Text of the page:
Figure 4. Very old and fine techniques of lace making are under the UNESCO protection (as cultural heritage) including two selected examples from Croatia. a) The tenfold rotation symmetry visible in very fine, hand-made lace of centennial plant fibres originates from Benedictine monastery in Hvar, island Hvar. b) The lace with symbolic name “Sun” exhibits the 24-fold symmetry and originates from Lepoglava, a small town in the north-west part of Croatia. The lace tradition originates from Pauline monastery established in 15th century. (Courtesy of Ms Jasna Mokos, Photo-documentation Centre of Etnographic Museum, Zagreb, Croatia).
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Figure 5. The famous two cats of Wadi Matkhendoush, engraved prehistoric drawing from Libya. http://www.temehu.com/sahara-prehistoric-rock-art.htm/.
Figure 5. The famous two cats of Wadi Matkhendoush, engraved prehistoric drawing from Libya. http://www.temehu.com/sahara-prehistoric-rock-art.htm/.
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Figure 6. The operations of symmetry: rotation, inversion, and reflection (mirror plane).
Figure 6. The operations of symmetry: rotation, inversion, and reflection (mirror plane).
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Figure 7. Crystal of quartz from Busovača, Bosnia and Herzegovina (courtesy of Prof. Dr. Galiba Sijarić, Sarajevo).
Figure 7. Crystal of quartz from Busovača, Bosnia and Herzegovina (courtesy of Prof. Dr. Galiba Sijarić, Sarajevo).
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Figure 8. a) Crystal of gypsum from Debar, Macedonia. b) Rosette of gypsum crystals from Morocco named ‘Desert Rose’ (or sand rose) (courtesy of Prof. Dr. Galiba Sijarić, Sarajevo). An Arabian legend claims that Allah blesses the person who finds a Desert Rose with a good luck.
Figure 8. a) Crystal of gypsum from Debar, Macedonia. b) Rosette of gypsum crystals from Morocco named ‘Desert Rose’ (or sand rose) (courtesy of Prof. Dr. Galiba Sijarić, Sarajevo). An Arabian legend claims that Allah blesses the person who finds a Desert Rose with a good luck.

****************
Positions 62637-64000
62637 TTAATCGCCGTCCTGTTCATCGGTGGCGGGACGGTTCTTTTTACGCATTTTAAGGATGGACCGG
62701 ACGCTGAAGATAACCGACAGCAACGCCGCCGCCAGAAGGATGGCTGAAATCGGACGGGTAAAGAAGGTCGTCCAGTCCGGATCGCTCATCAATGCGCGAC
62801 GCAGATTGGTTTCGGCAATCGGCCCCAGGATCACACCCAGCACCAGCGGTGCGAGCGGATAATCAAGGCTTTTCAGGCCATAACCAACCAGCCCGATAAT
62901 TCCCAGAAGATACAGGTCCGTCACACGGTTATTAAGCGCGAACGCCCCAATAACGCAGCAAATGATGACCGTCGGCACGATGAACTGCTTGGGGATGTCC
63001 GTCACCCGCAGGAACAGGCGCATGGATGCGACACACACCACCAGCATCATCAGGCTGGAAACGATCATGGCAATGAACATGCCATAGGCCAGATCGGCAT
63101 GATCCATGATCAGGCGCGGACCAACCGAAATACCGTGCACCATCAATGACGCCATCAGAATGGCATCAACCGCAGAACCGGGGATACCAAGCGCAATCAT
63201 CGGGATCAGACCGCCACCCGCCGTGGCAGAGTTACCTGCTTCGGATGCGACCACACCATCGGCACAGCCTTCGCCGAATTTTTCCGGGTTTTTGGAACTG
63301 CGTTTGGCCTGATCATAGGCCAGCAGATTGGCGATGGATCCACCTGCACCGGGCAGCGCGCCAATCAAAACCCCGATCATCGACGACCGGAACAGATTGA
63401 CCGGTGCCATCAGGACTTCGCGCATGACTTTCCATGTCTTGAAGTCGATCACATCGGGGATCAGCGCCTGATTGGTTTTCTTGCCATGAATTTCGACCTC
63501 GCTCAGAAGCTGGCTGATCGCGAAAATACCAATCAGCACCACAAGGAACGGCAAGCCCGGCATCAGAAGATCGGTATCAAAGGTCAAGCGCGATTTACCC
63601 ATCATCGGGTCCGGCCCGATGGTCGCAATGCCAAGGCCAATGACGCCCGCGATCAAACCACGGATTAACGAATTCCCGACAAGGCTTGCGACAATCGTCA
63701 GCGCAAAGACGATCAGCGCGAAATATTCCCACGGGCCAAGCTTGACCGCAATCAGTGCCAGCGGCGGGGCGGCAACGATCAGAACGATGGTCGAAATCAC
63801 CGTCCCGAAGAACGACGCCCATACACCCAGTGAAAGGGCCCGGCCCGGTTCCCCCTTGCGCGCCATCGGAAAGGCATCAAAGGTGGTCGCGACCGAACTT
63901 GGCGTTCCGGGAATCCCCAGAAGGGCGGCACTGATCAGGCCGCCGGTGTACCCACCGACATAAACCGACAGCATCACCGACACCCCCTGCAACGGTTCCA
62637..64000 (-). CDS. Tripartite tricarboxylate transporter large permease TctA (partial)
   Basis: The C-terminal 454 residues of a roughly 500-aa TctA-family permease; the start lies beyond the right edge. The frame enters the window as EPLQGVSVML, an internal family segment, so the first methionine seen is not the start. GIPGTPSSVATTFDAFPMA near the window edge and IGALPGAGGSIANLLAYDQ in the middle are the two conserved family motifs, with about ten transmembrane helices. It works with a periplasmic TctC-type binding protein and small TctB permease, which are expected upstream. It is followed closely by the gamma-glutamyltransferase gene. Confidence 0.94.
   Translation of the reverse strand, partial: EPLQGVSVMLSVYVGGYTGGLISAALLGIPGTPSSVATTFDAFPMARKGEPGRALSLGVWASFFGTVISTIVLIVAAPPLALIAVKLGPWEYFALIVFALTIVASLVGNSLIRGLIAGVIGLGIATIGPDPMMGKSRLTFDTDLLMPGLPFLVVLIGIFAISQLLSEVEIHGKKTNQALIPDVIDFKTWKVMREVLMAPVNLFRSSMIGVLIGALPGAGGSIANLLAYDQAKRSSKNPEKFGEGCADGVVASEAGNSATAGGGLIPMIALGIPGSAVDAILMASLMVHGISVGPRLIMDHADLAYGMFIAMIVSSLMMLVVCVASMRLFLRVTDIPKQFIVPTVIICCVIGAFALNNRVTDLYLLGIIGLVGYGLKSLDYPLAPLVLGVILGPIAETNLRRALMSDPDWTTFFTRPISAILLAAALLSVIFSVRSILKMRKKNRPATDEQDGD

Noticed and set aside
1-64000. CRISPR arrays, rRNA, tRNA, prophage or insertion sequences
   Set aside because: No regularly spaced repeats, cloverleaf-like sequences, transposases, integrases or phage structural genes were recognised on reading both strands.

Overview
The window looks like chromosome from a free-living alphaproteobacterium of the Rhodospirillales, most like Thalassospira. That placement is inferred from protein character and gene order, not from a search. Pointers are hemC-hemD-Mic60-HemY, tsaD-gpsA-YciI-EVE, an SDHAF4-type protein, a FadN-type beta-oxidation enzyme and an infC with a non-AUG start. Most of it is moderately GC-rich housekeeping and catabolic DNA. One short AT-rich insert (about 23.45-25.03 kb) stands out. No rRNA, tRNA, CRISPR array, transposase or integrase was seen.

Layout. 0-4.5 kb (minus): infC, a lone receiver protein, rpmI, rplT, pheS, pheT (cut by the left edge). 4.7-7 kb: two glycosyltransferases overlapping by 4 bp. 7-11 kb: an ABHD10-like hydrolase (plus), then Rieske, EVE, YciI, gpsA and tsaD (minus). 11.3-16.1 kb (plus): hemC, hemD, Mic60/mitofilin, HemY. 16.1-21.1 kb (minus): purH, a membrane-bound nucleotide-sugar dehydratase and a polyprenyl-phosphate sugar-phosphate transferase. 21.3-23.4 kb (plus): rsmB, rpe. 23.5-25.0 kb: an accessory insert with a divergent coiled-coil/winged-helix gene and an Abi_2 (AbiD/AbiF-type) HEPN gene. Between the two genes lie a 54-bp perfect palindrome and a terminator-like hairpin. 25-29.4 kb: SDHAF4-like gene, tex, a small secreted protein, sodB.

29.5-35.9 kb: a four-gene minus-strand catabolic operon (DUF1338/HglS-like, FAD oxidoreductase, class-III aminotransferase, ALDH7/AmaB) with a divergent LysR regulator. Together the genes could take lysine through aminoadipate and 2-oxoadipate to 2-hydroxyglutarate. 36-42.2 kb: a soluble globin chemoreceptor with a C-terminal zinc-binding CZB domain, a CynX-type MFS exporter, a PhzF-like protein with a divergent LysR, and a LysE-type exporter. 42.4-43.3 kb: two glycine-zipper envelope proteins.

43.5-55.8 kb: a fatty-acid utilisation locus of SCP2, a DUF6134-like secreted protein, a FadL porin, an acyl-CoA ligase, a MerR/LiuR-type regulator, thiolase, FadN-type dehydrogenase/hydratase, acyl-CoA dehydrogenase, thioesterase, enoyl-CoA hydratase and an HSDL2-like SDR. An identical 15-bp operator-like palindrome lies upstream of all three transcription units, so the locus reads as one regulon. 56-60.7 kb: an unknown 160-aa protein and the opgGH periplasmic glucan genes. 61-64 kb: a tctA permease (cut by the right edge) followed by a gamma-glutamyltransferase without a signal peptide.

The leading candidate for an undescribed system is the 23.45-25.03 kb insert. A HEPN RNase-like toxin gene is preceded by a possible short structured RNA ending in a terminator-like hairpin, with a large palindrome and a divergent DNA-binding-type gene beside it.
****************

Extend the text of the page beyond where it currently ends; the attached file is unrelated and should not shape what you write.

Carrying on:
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Figure 9. Two, among different, types of asymmetry are shown: a) the leaning tower in Pisa; b) an approximate bilateral symmetry (from http://hs.houstonisd.org).
Figure 9. Two, among different, types of asymmetry are shown: a) the leaning tower in Pisa; b) an approximate bilateral symmetry (from http://hs.houstonisd.org).
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Figure 10. Illustrations of helical symmetry in plants: a) in sunflower, b) pine cone (http://www.math.smith.edu) and c) flower of plant banksia, native to Australia (http://www.flickr.com/photos).
Figure 10. Illustrations of helical symmetry in plants: a) in sunflower, b) pine cone (http://www.math.smith.edu) and c) flower of plant banksia, native to Australia (http://www.flickr.com/photos).
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Figure 11. Chirality of an ammonite from epoch Lias, period Jurassic, Mesozoic era found in Zalomka, near Gacko, Bosnia and Herzegovina (courtesy of Prof. Dr. Galiba Sijarić, Sarajevo).
Figure 11. Chirality of an ammonite from epoch Lias, period Jurassic, Mesozoic era found in Zalomka, near Gacko, Bosnia and Herzegovina (courtesy of Prof. Dr. Galiba Sijarić, Sarajevo).
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Figure 12. The enantiomorphous crystals of a) quartz and b) sodium ammonium tartrate.
Figure 12. The enantiomorphous crystals of a) quartz and b) sodium ammonium tartrate.
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Figure 13. a) A sketch by Leonardo da Vinci dated about 1474; b) Drawing hands by M.C. Escher, 1948.
Figure 13. a) A sketch by Leonardo da Vinci dated about 1474; b) Drawing hands by M.C. Escher, 1948.
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Figure 14. Chirality Medal has been awarded annually since 1991 to recognize seminal contributions to the research on chirality.
Figure 14. Chirality Medal has been awarded annually since 1991 to recognize seminal contributions to the research on chirality.
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Figure 15. The distribution of oligomers in the PDB as assigned by the PISA web service. Distributions of homomers and heteromers with respect to their oligomeric numbers are shown.
Figure 15. The distribution of oligomers in the PDB as assigned by the PISA web service. Distributions of homomers and heteromers with respect to their oligomeric numbers are shown.
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Figure 16. Examples of homomeric structures with prime number of subunits ranging from n = 5 to n = 13; the ring skeletons of n-fold rotational symmetry characterise these homomeric structures. The light-green icon denotes the order of rotational symmetry. PDB code for each homomer in the gallery is provided.
Figure 16. Examples of homomeric structures with prime number of subunits ranging from n = 5 to n = 13; the ring skeletons of n-fold rotational symmetry characterise these homomeric structures. The light-green icon denotes the order of rotational symmetry. PDB code for each homomer in the gallery is provided.